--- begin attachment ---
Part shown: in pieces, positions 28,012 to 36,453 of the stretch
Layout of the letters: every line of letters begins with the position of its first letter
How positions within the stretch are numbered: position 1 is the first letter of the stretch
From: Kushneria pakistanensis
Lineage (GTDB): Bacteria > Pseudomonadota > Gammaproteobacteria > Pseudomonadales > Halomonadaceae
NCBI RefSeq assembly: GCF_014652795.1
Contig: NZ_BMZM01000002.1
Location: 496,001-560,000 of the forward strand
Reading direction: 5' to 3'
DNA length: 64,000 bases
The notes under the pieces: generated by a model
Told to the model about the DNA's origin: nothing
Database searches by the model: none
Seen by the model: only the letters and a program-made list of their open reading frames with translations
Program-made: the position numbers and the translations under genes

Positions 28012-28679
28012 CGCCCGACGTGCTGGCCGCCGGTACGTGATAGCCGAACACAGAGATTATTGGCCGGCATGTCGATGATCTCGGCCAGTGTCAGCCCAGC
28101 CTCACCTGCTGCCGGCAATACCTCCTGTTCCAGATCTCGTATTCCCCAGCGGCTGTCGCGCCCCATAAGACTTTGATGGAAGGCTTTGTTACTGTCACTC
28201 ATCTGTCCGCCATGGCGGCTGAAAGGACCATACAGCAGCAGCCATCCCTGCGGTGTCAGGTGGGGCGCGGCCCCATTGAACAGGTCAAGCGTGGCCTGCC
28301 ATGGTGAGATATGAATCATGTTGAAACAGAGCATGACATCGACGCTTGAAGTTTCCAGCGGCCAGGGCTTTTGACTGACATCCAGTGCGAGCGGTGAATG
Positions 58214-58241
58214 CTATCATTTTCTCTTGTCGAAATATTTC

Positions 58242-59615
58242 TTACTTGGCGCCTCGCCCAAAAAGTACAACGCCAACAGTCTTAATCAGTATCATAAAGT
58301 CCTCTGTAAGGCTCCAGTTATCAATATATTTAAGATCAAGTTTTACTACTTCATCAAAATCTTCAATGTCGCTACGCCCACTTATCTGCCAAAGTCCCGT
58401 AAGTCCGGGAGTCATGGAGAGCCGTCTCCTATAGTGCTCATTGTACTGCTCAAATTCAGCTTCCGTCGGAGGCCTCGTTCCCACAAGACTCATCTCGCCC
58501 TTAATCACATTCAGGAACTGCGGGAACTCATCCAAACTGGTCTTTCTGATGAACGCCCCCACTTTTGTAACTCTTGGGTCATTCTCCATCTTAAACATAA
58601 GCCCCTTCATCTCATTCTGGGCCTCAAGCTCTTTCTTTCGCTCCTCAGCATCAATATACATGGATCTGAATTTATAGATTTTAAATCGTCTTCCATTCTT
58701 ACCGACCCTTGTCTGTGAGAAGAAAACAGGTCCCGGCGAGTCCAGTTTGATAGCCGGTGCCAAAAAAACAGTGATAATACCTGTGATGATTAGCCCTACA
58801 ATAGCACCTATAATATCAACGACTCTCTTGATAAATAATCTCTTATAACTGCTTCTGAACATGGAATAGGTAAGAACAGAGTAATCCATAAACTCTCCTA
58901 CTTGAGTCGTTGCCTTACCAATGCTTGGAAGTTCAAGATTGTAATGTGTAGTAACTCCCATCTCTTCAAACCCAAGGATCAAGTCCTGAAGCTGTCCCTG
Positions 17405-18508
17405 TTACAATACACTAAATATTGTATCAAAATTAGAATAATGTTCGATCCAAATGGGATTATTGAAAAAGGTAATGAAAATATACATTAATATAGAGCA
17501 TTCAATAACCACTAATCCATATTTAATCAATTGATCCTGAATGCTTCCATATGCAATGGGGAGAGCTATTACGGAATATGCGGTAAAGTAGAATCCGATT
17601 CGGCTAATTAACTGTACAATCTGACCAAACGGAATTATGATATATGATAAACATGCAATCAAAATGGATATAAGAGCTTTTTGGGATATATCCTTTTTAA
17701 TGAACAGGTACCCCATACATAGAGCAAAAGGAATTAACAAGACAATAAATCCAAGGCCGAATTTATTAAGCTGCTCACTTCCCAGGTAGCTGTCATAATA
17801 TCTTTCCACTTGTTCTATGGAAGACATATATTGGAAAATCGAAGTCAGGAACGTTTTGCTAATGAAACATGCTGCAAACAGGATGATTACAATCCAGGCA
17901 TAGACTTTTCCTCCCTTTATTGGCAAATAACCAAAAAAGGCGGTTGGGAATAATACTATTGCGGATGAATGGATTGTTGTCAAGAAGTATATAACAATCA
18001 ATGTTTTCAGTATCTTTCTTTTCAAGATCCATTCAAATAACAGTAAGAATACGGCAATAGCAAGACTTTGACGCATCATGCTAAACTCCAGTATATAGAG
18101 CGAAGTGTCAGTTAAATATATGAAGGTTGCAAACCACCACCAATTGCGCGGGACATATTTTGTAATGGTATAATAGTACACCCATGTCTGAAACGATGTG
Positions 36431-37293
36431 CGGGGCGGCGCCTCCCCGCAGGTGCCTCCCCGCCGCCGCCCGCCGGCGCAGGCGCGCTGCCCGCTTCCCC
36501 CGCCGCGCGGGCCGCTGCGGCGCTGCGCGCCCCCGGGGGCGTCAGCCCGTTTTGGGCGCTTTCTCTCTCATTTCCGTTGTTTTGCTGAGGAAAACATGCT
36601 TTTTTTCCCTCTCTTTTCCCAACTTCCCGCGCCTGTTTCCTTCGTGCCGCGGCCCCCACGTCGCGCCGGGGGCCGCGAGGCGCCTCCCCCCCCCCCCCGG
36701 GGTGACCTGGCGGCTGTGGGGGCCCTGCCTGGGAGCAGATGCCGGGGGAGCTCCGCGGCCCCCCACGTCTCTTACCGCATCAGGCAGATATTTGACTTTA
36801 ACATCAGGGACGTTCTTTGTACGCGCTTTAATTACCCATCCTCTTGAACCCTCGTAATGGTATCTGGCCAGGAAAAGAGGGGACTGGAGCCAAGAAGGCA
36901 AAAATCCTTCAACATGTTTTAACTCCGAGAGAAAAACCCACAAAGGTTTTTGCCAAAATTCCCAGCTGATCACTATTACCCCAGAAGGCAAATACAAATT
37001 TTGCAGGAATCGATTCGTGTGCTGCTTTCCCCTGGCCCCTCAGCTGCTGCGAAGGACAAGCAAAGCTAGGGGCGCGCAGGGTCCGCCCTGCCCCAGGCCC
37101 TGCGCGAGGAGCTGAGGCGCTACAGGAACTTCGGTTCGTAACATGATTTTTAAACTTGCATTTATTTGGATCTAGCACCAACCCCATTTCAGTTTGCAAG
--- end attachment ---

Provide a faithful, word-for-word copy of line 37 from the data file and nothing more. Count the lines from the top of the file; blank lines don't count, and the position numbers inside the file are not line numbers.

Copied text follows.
17801 TCTTTCCACTTGTTCTATGGAAGACATATATTGGAAAATCGAAGTCAGGAACGTTTTGCTAATGAAACATGCTGCAAACAGGATGATTACAATCCAGGCA